How This Decentralized Alternative to BitPay Is Driving Merchant Adoption of Bitcoin

Siamak Masnavi

BTCPay Server is an open source Bitcoin payment processing solution, created by French computer programmer Nicolas Dorier, that is promoted as a decentralized alternative to using BitPay. In a recent interview, Dorier talked about how he got into Bitcoin, the motivation behind BTCPay Server, and the current state of BTCPay Server.

Dorier was interviewed on the most recent episode of the Stephan Livera Podcast (SLP48, released on January 20th). In this article, we highlight some of the most interesting parts of this interview.

How Nicolas Dorier Got Into Bitcoin

"What Drew me into Bitcoin was basically Mt. Gox... I was very surprised that Bitcoin was not dead after this. I didn't know what Bitcoin was... but because it was still living... I got curious about it."

What Got Him Working on Bitcoin

"Because once you discover Bitcoin, everything [else] seems boring."

What Motivated You to Create BTCPay Server? What Was Wrong With BitPay?

"I was a pretty big fan of what BitPay was doing. I was using their [Bitcoin wallet] wallet, Copay, which was one of the best wallets on the markets at this time. I was pretty supportive of them. And I was a bit upset when they start pushing the narrative that it was a software upgrade instead of a hard fork and tried to push all their merchants to support this new sxxxcoin [BCH] and telling them that it was Bitcoin... Because Bitcoin is hard to program upon, lots of people end up depending on centralized infrastructure providers like BitPay... and, at the end of the day, if everybody is depending on them, then even if you have a decentralized currency, you are still vulnerable to the kind of attack that Bitcoin is meant to prevent. So, that is why I started working on BTCPay. I wanted to provide an easy to host infrastructure that everyone can run so they don't need those kind of third-party services to run their business."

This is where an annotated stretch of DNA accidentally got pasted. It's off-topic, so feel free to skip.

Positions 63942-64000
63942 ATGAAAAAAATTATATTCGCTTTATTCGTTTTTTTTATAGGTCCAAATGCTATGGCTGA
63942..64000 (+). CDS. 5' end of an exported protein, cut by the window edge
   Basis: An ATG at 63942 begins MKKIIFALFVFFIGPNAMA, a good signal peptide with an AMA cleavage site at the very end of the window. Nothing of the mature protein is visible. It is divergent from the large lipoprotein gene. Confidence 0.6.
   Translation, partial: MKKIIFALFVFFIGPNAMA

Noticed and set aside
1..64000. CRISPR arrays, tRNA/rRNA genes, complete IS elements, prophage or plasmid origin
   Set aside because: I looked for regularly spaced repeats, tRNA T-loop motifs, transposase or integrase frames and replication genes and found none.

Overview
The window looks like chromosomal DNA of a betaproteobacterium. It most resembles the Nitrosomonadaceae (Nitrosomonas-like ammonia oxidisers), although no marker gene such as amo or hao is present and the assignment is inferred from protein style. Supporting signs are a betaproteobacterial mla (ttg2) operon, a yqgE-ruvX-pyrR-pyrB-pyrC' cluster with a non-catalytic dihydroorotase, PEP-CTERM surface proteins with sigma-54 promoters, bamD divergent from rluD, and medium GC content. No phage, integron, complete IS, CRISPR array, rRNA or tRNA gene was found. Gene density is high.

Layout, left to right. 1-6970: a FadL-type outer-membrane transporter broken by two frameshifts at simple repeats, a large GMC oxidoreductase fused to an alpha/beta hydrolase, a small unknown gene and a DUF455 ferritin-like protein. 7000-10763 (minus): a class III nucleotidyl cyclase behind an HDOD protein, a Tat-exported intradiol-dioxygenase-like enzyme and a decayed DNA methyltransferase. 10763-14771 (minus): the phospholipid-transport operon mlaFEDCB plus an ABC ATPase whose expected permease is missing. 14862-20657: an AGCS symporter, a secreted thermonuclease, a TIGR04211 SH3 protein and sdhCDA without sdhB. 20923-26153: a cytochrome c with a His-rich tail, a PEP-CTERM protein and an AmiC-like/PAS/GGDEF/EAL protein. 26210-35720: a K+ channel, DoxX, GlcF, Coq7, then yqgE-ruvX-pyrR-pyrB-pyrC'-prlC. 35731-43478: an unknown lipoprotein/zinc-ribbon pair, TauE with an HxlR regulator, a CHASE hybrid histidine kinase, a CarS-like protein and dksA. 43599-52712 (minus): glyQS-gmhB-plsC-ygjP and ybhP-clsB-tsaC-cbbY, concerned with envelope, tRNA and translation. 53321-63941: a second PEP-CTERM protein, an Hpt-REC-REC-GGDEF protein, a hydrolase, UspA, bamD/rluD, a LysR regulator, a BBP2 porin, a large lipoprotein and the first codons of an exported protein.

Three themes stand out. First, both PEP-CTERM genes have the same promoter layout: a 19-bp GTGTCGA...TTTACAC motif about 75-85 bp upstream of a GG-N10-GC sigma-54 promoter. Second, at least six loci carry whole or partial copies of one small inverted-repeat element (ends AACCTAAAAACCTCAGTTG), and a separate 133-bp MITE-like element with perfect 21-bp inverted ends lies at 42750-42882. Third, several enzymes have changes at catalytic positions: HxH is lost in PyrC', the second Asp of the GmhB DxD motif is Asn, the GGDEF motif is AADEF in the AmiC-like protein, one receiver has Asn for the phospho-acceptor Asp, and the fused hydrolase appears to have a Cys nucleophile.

How Dorier Tried to Make BitPay 'Obsolete'

Before we look at Dorier's answer, it is important to mention that on 18 August 2017, Dorier replied to a tweet by BitPay about getting ready for SegWit activation as follows:

Now, let us hear from Dorier how he tried to keep this promise:

"Well, when this happened, basically, I understood that Bitcoin was in danger if everybody kept depending on centralized services. So, I started developing BTCPay... If you are a merchant and you integrate BitPay, you cannot easily migrate to another solution if you don't have a developer in-house that can help you with this transition... So, my goal was to migrate everybody that I advised BitPay to to [an] open source solution without [any] code change on their side. So, I basically, replicated the API of BitPay inside BTCPay so merchants that are already integrated with BitPay can just seamlessly migrate to BTCPay without any code change to their backend... I won't say [that] I make them completely obsolete yet. So, for example, if you want fiat integration, you still need a payment processor like BitPay, though I will advise... GloBee or CoinPayments or many other [solutions] that have been created..."

Different Ways of Operating BTCPay Server